# Balloon in a Bottle

How hard would it be to inflate a balloon in a plastic soda bottle?

Some things look so easy until you try them. Case in point… how hard would it be to inflate a balloon in a plastic soda bottle? Hey, no big deal. Just put the balloon down inside the bottle and puff away. That’s until you realize something about the properties of air. Don’t worry… Steve Spangler will show you how to be amazing.

## Experiment Materials

• 1-liter bottle
• Latex balloons
• Rubber stopper or cork
• Water
• Nail
• Hammer

# Experiment

1. Slip the balloon inside the neck of the bottle and stretch the mouth of the balloon over the bottle top.
2. Take a deep breath and try to blow up the balloon inside the bottle. Good luck!
3. Remove the balloon, fill the soda bottle to the brim with water, then seal it with a cap.
4. Ask an adult to punch a small hole with a nail and hammer in the side of the bottle, close to the base.
5. Remove the nail, uncap the bottle, and empty the water out the top.
6. Place the balloon in the bottle again (Step 1) and try to blow up the balloon. Quite a difference! Blow hard until the balloon fills most of the bottle (a little water left in the bottle helps). Place a finger (or thumb) over the nail hole when you stop blowing. You are too cool! Now, move your finger.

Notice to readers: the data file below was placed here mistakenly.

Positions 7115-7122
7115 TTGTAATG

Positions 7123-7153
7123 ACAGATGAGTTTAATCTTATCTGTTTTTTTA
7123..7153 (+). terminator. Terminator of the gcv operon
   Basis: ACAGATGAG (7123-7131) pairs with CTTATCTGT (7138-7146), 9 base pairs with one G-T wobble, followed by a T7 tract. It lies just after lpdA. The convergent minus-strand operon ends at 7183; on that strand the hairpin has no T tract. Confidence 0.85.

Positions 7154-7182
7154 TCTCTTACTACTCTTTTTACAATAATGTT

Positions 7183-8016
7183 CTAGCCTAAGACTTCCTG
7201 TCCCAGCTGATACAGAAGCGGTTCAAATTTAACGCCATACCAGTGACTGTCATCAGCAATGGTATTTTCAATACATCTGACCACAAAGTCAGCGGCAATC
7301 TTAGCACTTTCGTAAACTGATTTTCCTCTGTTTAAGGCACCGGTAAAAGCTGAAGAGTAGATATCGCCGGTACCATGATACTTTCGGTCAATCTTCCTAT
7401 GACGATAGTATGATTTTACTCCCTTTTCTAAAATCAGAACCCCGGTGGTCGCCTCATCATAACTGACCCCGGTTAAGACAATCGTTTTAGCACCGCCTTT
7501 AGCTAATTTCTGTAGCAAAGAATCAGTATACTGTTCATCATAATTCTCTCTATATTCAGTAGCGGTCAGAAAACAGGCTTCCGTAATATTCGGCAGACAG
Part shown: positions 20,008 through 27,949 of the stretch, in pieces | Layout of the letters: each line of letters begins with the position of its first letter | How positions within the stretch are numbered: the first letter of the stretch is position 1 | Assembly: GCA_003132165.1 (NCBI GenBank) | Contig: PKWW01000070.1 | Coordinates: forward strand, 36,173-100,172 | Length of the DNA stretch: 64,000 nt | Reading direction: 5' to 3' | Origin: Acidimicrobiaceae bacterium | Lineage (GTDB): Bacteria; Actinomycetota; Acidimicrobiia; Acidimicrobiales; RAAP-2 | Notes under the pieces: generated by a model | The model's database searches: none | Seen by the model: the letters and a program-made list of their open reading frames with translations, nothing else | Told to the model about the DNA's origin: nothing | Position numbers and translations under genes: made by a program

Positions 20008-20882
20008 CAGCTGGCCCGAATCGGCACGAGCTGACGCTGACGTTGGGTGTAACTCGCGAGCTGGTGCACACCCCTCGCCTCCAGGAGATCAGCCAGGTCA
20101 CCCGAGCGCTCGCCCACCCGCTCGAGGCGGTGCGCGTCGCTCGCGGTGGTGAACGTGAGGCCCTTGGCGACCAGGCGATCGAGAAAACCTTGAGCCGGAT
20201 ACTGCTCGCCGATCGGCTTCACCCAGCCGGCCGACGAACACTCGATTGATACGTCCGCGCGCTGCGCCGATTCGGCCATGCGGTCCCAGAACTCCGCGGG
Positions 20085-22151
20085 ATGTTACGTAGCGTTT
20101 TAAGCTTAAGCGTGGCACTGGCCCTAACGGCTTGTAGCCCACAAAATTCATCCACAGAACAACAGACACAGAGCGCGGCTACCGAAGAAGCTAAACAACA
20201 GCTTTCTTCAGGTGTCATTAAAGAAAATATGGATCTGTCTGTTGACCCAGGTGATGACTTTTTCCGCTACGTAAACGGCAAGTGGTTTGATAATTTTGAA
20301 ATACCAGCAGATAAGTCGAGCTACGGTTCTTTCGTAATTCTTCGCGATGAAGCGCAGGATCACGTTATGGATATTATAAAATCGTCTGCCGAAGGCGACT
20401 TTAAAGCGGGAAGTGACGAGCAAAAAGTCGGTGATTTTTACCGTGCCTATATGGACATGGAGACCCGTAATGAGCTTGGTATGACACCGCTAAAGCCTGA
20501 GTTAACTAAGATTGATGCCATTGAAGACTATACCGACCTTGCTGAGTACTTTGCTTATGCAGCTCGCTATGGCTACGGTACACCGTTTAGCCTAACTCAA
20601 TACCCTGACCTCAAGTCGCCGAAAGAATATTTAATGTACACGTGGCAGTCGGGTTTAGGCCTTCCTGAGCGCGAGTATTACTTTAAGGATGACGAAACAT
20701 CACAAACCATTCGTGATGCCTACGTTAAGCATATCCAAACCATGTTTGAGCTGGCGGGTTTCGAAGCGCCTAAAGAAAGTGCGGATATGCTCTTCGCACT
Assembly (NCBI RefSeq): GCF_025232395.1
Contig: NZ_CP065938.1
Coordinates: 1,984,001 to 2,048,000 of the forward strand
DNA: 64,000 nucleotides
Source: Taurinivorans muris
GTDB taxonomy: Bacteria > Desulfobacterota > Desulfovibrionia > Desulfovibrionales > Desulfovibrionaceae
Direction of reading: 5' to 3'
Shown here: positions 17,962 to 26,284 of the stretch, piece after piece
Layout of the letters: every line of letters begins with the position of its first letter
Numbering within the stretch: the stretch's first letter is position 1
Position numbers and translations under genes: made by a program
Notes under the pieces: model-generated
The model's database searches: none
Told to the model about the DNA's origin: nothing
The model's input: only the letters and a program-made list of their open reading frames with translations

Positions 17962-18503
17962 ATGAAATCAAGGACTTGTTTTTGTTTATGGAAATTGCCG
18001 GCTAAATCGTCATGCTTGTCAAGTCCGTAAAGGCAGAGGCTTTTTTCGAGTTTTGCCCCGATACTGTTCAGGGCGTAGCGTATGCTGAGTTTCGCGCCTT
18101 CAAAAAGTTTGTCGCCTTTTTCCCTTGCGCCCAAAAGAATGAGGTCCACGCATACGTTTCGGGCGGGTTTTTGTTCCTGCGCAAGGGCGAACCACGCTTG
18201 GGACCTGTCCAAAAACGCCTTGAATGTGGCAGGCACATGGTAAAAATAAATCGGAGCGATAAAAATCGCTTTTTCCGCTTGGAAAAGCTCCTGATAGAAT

# How Does It Work?

The balloon won’t inflate much the first time because the bottle is already filled with air. There’s no room for the balloon to expand inside the bottle. However, when you punch a hole in the bottle, the air molecules in the bottle have an exit. They’re pushed out as the balloon fills the space inside. As long as you plug the hole, the balloon stays inflated. When you take your thumb off the hole, outside air flows back into the bottle as the balloon collapses. Because of the elasticity of the rubber or latex, the balloon shrinks to its original size as the air rushes out the top of the bottle. By the way, when you filled the bottle with water, you made its walls more rigid and it was easier to push the nail through the flexible plastic. Who’d ever think that flowing, soft water could give that much support?

Try this! Inflate the balloon in the bottle again and cover the nail hole with your thumb. Pour water into the balloon while keeping your thumb over the hole. Go outside or hold the bottle over a sink before you remove your thumb. Watch out for that stream of water gushing out of the bottle top! You might decide to hand a full water-balloon-bottle to a friend and just “forget” to tell them about the hole.

Suppose your thumb gets tired while the balloon is inflated. Put a cap tightly on the bottle and remove your thumb. For the air to flow, both holes have to be open. How would more holes or even one large hole change the speed of inflating and deflating the balloon? What would more or bigger holes do to the stream flowing from the water-balloon-bottle? Try it out! Balloons and bottles make a great science combo!